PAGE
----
Side A: During the Indian Wars of 1790-1795, the United States built a chain of forts in the contested area of what is today western Ohio. These forts were built as a result of various tribes of the region attacking the encroaching American population as they moved north of the Ohio River. In October 1791, General Arthur St. Clair, governor of the Northwest Territory, set out on a mission to punish the tribes and on October 12, ordered his forces to build Fort Jefferson, the fourth link in that chain of forts stretching north from Fort Washington (Cincinnati) to Fort Deposit (Waterville). Each fort was generally a hard day’s march of each other, and the site was chosen because of nearness to a supply of fresh water. The fort was named in honor of Secretary of State Thomas Jefferson.
Side B: General Arthur St. Clair, governor of the Northwest Territory, left Fort Jefferson on October 24, 1791, on a mission to subdue Indian tribes that had attacked white settlers coming north of the Ohio River. St. Clair and his forces progressed only about 28 miles before halting at the east branch of the Wabash River. On November 4, forces under Chief Little Turtle inflicted the worst defeat ever by Indians upon the United States army. Over 600 soldiers were killed and 300 wounded. During the next 24 hours, survivors made their way back to Fort Jefferson. Within two years, General “Mad” Anthony Wayne assembled the Legion of the United States for another campaign against the Indians. In October 1793, Wayne used Fort Jefferson as a supply base during the campaign that resulted in the American victory of Fallen Timbers in August 1794. The subsequent August 1795 Treaty of Greenville assured peace in Ohio for the next decade.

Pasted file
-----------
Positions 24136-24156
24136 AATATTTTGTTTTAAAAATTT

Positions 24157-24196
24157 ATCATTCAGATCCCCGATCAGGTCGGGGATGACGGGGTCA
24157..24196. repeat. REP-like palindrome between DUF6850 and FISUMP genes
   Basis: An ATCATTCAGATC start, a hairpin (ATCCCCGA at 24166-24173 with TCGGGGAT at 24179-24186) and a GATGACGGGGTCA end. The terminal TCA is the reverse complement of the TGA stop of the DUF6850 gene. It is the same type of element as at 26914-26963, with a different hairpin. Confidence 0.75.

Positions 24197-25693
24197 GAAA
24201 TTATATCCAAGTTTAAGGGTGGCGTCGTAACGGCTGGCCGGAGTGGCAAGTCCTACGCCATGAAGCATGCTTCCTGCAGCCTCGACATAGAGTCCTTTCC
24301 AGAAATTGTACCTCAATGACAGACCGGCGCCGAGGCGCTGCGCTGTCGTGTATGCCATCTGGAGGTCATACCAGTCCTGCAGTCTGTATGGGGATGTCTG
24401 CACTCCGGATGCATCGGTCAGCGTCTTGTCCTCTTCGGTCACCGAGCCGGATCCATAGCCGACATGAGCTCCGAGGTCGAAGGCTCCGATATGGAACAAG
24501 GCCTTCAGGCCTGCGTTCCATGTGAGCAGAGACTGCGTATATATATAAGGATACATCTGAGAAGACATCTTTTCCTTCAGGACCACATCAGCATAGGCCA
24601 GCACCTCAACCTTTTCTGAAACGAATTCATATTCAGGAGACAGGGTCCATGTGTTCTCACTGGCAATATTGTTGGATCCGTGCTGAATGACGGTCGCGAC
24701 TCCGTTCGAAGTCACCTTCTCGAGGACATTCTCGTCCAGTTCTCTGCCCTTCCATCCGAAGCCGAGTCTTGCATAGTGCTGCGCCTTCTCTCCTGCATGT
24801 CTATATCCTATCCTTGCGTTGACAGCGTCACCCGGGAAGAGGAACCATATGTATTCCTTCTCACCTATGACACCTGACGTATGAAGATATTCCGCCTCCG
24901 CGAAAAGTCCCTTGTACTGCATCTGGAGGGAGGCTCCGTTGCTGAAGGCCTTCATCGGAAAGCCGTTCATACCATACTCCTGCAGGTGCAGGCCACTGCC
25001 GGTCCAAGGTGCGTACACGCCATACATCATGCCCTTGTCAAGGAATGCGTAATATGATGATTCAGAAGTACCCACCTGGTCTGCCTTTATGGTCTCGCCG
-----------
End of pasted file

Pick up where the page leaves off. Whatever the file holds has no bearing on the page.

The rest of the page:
Sponsors: Ohio Bicentennial Commission, Longaberger Company, Veterans Organizations, Second National Bank, and The Ohio Historical Society